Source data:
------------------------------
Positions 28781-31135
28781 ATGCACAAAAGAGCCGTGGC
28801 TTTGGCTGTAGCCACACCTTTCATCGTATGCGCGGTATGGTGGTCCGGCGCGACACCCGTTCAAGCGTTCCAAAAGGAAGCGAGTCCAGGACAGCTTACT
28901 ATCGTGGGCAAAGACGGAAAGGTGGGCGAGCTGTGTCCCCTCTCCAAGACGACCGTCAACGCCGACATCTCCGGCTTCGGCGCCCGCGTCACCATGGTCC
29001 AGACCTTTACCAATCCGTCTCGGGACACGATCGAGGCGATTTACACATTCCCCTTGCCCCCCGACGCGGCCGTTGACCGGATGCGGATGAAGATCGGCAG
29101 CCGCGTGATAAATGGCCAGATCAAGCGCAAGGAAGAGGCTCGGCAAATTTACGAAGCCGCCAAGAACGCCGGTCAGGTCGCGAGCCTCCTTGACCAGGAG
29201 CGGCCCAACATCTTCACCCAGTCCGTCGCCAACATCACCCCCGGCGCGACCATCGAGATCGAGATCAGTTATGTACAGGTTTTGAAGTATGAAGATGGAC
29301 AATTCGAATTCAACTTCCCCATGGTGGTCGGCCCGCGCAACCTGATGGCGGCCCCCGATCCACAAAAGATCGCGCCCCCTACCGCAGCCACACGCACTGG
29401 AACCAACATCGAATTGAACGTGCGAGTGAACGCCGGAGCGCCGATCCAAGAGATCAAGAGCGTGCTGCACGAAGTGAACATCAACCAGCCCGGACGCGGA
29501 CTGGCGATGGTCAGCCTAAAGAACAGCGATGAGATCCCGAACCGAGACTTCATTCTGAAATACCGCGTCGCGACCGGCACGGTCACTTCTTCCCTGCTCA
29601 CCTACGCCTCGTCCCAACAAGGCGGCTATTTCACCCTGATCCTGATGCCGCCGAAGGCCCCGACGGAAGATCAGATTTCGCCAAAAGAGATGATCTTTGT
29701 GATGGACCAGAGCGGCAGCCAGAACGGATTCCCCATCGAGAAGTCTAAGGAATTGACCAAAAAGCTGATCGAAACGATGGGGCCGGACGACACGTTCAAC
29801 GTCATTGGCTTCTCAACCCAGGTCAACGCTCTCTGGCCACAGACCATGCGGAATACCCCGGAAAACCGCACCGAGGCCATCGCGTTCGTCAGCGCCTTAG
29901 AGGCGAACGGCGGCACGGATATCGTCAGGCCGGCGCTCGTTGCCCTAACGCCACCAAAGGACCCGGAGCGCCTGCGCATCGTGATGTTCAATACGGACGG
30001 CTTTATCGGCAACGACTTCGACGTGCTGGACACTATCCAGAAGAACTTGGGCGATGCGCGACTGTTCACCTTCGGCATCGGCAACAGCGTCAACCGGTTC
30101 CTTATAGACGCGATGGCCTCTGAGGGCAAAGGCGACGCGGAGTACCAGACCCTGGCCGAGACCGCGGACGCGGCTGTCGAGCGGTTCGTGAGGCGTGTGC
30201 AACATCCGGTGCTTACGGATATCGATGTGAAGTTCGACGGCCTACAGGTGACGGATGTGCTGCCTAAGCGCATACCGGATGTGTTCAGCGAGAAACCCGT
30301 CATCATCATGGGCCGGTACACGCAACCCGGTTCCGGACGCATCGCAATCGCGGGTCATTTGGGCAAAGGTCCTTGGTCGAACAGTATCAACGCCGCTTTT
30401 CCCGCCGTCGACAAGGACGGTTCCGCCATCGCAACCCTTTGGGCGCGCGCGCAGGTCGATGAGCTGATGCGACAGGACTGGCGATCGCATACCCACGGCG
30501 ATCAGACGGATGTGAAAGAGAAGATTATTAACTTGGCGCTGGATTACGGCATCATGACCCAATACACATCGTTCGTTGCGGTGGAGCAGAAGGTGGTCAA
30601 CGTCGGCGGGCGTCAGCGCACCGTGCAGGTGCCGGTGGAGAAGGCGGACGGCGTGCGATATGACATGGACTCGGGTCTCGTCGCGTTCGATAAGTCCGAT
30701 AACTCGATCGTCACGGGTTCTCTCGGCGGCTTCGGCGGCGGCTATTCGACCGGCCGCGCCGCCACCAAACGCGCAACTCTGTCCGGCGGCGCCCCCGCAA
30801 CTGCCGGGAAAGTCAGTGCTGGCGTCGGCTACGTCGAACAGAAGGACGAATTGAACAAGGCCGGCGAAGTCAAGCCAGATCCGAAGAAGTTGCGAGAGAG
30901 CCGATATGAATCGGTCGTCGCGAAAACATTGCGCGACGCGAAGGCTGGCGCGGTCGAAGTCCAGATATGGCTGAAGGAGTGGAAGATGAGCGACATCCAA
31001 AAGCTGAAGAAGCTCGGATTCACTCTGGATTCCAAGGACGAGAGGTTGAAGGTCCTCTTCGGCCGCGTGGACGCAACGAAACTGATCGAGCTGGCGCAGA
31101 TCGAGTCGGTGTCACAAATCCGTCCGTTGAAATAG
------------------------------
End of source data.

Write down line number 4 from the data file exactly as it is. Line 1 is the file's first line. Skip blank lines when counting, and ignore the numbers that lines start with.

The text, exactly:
28901 ATCGTGGGCAAAGACGGAAAGGTGGGCGAGCTGTGTCCCCTCTCCAAGACGACCGTCAACGCCGACATCTCCGGCTTCGGCGCCCGCGTCACCATGGTCC